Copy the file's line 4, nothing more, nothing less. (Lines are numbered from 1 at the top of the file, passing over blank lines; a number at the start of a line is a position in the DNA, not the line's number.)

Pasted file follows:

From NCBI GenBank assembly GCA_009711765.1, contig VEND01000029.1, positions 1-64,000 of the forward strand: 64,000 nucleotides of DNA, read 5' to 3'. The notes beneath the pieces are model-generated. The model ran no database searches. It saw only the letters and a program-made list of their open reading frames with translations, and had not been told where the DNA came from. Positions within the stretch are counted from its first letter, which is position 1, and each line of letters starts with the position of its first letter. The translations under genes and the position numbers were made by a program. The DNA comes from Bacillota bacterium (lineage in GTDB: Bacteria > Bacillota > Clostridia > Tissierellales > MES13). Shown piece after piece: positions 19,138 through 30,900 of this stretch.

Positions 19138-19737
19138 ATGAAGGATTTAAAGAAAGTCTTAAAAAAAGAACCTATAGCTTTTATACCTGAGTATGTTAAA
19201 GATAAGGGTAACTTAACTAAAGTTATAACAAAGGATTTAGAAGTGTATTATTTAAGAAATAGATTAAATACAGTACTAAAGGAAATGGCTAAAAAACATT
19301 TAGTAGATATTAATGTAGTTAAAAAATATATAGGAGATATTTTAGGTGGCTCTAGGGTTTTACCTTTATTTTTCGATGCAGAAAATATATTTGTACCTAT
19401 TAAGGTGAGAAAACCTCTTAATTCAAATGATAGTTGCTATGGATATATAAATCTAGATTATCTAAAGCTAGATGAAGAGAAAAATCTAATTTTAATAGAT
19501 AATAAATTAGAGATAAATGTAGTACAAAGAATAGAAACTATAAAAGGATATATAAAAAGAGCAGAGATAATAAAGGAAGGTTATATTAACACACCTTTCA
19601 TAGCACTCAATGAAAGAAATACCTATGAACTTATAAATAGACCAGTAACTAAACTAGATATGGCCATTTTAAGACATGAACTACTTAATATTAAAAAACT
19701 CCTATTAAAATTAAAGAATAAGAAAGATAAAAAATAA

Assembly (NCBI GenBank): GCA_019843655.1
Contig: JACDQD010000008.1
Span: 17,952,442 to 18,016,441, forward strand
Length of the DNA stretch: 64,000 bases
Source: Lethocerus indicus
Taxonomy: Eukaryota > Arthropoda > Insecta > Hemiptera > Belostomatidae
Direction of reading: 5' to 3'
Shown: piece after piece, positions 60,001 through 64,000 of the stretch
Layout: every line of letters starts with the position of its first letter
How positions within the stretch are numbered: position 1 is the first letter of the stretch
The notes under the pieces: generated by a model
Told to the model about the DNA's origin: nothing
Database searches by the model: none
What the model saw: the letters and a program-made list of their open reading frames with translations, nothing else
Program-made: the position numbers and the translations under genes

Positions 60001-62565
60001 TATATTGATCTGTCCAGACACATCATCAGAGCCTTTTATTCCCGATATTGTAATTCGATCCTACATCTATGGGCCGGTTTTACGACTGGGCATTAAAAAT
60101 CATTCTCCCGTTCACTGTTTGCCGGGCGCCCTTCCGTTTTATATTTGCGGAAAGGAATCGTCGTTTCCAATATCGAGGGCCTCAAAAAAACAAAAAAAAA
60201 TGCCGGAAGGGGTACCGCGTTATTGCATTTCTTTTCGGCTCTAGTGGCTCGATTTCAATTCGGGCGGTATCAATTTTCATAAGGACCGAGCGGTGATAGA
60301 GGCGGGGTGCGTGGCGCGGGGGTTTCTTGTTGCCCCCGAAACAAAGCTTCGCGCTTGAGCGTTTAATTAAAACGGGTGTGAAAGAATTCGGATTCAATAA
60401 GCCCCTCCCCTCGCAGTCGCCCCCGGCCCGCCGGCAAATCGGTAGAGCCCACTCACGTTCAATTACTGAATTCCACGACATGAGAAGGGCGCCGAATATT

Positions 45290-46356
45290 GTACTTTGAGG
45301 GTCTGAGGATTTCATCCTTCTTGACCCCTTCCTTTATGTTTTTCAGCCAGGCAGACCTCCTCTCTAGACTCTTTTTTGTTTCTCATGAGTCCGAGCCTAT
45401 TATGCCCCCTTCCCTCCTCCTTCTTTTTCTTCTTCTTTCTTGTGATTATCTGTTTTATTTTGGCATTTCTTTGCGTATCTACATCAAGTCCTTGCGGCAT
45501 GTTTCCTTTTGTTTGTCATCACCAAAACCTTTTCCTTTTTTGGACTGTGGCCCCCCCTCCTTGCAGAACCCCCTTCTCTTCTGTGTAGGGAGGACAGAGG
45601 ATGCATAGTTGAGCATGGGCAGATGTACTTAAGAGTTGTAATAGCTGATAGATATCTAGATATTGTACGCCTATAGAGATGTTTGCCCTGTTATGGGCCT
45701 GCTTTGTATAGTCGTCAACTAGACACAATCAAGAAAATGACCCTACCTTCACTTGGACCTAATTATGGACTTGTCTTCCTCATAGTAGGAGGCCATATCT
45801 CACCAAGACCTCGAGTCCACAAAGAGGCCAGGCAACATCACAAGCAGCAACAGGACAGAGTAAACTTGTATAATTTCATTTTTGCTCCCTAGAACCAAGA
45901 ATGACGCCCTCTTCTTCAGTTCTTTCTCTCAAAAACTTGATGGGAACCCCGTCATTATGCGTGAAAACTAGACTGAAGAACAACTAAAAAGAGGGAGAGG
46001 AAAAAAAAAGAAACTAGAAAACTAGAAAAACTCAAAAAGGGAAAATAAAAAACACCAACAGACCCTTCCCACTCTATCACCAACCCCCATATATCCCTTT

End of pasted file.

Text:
19201 GATAAGGGTAACTTAACTAAAGTTATAACAAAGGATTTAGAAGTGTATTATTTAAGAAATAGATTAAATACAGTACTAAAGGAAATGGCTAAAAAACATT